Overview of solutions to minimise repetitive typing
At a high level, there are actually three main techniques or strategies to reduce repetitive typing.
The first one is text replacement, the second one is by using templates, and the last one is by leveraging automation.
Now to keep the episodes short and sweet, I’ve decided to dedicate a separate one for each strategy.
So it means that I will cover text replacement now in this episode, and then I will focus on templates in the next one, so episode 62, and I will talk about automating text input in episode 63.
Text replacement intro
So the fastest way to reduce repetitive typing is a technique called text replacement.
The idea is to be able to type just a few characters that would immediately be replaced by several words or even multiple paragraphs of text.
This has the potential to literally 10X your typing speed without the need to take typing classes.
In this episode, I will cover the built-in feature of macOS, then a third party tool called TextExpander.
Built-in text replacement feature of macOS
So first option, the built-in text replacement capability of macOS.
If your Mac is running macOS 13 Ventura, or later, you would need to open System Settings, then visit keyboard, and there you would find text replacements.
On macOS 12 Monterey or earlier, you open System Preferences, then keyboard, and there you will have text
So, you will see two columns, the snippets, the thing that you will type, and then on the right what will get replaced, the replacement column.
When I need to enter the VAT number of EasyTECH, I used the trigger ” ,tva ” TVA it’s VAT, but in French.
On social media, when I post things I have hashtags that I used very often. And so I’ve used the snippet “, hash1”, and that would be then automatically replaced by “#Apple #Technology”. I have “, hash2”, “, hash3”, “, hash4”, depending on whether it’s iOS related or macOS related or security related.
To do remote sessions or remote support, I get my clients to install the TeamViewer QuickSupport application. Some of them don’t have it yet. And so I’ve created a snippet “, qs” for QuickSupport. And so whenever I need to send that link, it could be via messages, WhatsApp or via an email. I just type “, qs” and automatically it gets spit into https://downloads.teamviewer.com/ and I don’t remember exactly the, the path, but it’s a very long URL.
So a few tips when you create text replacement.
Number one: choose a prefix for your snippets. I recommend it to be a special character. Like in my case, I use the comma for the built-in text replacement capability. But it could be the dash, it could be something else.
Do not use a character that you would use otherwise, like the hashtag, right? If you use hashtag. There’s a chance that you would use it whenever you are on social media already, and also be consistent.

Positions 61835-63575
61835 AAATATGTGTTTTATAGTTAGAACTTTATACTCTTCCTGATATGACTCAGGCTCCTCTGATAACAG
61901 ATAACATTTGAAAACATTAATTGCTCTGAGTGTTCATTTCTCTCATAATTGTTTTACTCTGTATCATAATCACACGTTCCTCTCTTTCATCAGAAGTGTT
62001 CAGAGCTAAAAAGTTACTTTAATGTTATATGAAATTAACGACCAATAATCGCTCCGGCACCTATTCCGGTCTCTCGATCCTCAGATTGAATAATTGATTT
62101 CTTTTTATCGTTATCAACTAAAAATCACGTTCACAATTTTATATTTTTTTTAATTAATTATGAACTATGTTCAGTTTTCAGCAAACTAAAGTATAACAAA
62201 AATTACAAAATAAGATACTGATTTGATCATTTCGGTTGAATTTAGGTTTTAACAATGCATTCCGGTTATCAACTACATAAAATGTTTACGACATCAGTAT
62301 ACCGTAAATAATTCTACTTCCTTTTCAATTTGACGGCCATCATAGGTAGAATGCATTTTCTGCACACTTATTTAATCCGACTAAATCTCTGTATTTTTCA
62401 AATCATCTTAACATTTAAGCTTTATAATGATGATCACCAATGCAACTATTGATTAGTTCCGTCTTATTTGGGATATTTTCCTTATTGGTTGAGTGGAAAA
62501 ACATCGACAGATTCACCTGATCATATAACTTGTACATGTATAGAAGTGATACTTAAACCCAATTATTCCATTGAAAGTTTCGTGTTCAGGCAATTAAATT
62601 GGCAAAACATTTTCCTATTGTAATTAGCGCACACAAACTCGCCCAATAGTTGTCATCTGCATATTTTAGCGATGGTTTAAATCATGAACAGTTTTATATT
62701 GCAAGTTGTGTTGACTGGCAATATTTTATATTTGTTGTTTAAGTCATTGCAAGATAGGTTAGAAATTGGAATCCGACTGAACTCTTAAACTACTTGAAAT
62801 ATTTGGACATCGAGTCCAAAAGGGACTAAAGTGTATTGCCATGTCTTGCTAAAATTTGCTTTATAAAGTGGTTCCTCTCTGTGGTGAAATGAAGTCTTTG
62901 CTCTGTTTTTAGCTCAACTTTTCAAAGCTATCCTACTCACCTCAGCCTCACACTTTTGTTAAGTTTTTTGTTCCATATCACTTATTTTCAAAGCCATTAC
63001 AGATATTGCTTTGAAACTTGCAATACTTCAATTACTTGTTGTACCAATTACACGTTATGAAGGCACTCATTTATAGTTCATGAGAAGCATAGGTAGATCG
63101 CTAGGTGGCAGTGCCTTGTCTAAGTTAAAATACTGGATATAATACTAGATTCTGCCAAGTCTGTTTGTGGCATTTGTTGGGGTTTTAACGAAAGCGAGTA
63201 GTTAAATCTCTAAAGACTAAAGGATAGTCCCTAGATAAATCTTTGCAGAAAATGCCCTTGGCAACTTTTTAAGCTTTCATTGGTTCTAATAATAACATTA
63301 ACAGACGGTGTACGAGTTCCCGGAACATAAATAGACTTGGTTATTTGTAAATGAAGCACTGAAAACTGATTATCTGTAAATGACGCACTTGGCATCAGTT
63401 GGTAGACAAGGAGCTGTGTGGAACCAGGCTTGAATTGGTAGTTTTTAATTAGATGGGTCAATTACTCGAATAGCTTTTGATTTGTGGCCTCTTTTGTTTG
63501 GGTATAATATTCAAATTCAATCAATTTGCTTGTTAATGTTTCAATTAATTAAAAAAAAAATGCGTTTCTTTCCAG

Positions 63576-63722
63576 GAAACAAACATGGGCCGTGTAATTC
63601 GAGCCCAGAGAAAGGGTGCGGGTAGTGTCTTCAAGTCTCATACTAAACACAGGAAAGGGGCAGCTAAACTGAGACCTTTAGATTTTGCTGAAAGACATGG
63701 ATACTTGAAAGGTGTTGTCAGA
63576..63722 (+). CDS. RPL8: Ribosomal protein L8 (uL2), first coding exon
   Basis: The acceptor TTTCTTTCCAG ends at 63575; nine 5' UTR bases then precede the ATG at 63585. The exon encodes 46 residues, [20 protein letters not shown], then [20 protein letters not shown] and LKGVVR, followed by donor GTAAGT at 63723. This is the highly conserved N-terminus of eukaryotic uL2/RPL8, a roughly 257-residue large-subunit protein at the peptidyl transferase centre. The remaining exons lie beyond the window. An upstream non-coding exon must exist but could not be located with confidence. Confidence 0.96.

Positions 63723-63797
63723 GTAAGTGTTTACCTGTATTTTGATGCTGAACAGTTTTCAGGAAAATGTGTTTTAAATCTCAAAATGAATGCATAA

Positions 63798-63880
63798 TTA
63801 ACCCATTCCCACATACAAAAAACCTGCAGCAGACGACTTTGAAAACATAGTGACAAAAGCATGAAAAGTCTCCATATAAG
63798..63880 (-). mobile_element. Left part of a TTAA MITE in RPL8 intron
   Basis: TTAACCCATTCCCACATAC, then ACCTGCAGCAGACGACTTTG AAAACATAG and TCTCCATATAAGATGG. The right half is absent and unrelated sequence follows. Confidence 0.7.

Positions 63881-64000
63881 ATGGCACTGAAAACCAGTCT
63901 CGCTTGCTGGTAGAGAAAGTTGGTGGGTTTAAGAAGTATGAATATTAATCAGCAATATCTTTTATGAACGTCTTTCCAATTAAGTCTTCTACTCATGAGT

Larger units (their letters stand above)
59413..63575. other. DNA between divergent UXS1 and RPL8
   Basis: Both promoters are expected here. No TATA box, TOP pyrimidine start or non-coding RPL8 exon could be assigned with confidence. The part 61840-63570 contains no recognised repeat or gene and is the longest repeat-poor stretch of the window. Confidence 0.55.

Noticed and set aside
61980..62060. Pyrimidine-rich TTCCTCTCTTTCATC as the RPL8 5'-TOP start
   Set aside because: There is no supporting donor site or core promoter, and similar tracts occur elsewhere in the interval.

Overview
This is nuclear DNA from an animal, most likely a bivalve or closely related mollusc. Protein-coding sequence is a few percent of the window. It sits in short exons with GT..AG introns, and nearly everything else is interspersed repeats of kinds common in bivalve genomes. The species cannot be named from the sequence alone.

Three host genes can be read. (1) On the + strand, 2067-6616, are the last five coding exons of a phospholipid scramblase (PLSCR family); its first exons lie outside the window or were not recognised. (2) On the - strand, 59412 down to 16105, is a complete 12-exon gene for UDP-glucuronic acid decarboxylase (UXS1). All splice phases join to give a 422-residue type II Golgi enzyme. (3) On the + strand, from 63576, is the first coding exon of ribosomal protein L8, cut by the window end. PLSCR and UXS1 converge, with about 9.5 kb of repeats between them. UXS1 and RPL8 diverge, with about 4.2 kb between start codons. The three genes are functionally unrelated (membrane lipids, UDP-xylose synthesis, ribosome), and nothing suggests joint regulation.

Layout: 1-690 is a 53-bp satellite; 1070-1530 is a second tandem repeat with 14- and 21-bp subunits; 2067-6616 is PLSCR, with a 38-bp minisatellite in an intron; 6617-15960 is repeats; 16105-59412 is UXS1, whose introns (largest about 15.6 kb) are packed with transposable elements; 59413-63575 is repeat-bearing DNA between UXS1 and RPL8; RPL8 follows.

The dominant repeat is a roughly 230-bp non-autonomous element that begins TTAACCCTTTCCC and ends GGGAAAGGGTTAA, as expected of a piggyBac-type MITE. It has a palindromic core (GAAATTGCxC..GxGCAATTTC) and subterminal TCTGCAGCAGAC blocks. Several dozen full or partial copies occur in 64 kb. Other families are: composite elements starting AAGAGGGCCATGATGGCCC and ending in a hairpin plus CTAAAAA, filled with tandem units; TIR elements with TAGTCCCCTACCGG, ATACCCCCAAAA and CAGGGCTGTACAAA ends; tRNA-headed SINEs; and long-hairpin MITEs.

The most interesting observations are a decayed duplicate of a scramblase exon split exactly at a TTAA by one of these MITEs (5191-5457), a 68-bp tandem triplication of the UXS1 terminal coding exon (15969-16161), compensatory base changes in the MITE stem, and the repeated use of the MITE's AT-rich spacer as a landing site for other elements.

So, in my case, built-in text replacement of macOS : I use the comma.
Whenever I use TextExpander, I use the dash as the prefix.
With the built-in text replacement capability, you can replace your snippet by multiple paragraphs.
The trick is: you write that somewhere else. So for instance, in Notes, in Pages, in Word, in a Google Docs, doesn’t matter.
So you create your multiple paragraph text, you copy that, and then you paste it inside System Settings or System Preferences.
It’ll look like it’s a big, long sentence, but actually when it’ll be replaced, automatically, it’ll put the, the return character for you.
Third tip about this, is that it’s asynchronized via iCloud, which means that you can define it on any of your Macs, or you can even define one on your iPhone, and then it will be available on your Mac and vice versa.
And a tip only valid for macOS: if you want to do a backup , it’s simple from System Settings or System Preferences, you do the COMMAND (⌘) A keyboard shortcut, which means it’ll select all your text replacements.
And then with the mouse, you just drag and drop outside of System Settings or System Preferences. So for instance, in a folder in Finder, or it could be also on your desktop if you want to, and that will create a file .
And that means that you’d now have a backup, which if for some reason there is an issue or if you delete some text replacement by mistake, you would be able then to repopulate.
If you just want to share one text replacement, you just select that one and you drag and drop that one, and it’ll do a backup of only that specific text replacement.
Now this feature is a really great starting point and I encourage you to explore it and and to use it, but it is limited.
One of the limitations is that it doesn’t store formatting like bold, underline, italic.
And so this is why I’m covering now the tool that I’m using the most for text replacement, it’s called TextExpander.